Frame rate suppression
Frame rate suppression can be described as a perceived reduction in the speed at which visual information is processed. While under the influence of this effect one may feel as if their vision is lagging and displaying in a manner similar to a buffering video, computer monitor, or strobe light.
Frame rate suppression is often accompanied by other coinciding effects such as acuity suppression and double vision. It is most commonly induced under the influence of moderate dosages of dissociative compounds, such as ketamine, MXE, PCP, and DXM.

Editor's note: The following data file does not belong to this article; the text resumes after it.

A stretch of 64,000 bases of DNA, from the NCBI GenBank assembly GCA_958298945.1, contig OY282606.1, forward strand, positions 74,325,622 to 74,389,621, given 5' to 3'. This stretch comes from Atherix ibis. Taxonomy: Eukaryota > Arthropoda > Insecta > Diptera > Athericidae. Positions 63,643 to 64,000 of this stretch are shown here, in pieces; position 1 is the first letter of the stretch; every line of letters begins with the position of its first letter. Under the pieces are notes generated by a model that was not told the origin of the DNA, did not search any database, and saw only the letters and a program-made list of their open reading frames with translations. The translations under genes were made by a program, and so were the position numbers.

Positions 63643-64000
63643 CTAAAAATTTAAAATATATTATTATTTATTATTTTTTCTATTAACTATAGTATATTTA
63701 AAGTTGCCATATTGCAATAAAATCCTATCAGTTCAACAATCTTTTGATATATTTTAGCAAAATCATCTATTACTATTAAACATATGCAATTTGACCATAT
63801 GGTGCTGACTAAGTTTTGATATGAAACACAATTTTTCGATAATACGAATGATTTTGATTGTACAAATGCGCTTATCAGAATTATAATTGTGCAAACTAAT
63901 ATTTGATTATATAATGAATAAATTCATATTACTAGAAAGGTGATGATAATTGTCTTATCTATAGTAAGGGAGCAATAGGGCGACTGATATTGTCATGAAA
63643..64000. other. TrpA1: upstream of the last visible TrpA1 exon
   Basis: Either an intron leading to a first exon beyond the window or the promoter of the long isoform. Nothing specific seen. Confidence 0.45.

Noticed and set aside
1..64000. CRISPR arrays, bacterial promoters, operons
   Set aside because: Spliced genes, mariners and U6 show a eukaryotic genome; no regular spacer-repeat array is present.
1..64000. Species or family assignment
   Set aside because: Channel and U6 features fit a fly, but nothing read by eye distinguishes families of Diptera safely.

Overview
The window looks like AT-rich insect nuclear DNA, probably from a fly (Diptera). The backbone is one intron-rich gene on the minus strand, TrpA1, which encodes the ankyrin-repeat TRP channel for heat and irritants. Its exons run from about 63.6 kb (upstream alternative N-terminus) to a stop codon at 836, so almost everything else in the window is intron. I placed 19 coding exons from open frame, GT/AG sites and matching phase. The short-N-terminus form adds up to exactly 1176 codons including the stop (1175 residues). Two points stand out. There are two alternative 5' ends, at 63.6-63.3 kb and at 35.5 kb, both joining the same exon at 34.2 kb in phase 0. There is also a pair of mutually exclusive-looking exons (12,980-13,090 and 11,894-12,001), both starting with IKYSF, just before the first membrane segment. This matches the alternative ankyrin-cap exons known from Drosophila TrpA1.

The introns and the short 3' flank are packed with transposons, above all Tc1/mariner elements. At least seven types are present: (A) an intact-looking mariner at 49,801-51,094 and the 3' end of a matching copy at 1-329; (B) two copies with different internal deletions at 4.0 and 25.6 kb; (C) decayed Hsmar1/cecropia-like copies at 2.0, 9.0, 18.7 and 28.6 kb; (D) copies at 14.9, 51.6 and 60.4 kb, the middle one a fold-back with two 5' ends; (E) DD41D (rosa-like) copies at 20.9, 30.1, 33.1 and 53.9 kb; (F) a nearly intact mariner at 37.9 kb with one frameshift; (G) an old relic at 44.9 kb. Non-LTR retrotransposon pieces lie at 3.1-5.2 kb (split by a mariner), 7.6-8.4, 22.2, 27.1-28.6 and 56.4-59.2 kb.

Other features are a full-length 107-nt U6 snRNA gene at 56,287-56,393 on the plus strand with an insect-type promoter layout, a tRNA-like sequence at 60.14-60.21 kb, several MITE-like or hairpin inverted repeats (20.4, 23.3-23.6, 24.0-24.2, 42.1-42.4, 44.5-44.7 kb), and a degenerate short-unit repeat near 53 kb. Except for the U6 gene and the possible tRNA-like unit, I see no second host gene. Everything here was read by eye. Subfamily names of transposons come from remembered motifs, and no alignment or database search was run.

Compounds which may cause this effect commonly include:
2-Fluorodeschloroketamine, 25I-NBOMe, 3-HO-PCE, 3-HO-PCP, 3-MeO-PCE, 3-MeO-PCMo, 3-MeO-PCP, 4-MeO-PCP, Deschloroketamine, DXM, Diphenidine, Ephenidine, Ketamine, Methoxetamine, Methoxphenidine, Nitrous, O-PCE, PCE, PCP
Documentation written by Josie Kins / Edited by CocoaBunny